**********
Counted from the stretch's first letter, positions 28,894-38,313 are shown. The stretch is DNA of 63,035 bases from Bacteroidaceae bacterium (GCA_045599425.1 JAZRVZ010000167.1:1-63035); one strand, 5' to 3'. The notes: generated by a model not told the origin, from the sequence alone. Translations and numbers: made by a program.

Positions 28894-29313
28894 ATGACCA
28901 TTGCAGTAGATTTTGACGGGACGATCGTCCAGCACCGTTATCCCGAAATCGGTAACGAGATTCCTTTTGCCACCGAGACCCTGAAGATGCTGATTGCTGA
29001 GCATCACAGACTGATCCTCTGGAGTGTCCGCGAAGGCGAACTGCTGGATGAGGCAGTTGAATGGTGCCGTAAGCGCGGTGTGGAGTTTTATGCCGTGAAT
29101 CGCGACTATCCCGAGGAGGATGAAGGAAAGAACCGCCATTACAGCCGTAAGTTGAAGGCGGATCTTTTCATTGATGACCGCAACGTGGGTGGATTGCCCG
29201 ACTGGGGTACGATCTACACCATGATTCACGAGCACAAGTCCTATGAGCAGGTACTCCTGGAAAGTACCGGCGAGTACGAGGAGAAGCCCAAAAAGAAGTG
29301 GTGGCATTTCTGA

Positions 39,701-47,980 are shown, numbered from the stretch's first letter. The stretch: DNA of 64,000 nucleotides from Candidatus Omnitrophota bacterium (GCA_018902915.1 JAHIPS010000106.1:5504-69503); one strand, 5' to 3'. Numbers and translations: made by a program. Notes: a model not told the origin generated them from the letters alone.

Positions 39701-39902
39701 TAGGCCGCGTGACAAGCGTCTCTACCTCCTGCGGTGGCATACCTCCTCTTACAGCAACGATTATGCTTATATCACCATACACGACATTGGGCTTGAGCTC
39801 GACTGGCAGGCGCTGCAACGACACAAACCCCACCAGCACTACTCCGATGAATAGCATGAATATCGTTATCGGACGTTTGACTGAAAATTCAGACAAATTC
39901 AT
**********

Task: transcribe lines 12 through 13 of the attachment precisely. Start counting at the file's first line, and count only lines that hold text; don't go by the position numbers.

39801 GACTGGCAGGCGCTGCAACGACACAAACCCCACCAGCACTACTCCGATGAATAGCATGAATATCGTTATCGGACGTTTGACTGAAAATTCAGACAAATTC
39901 AT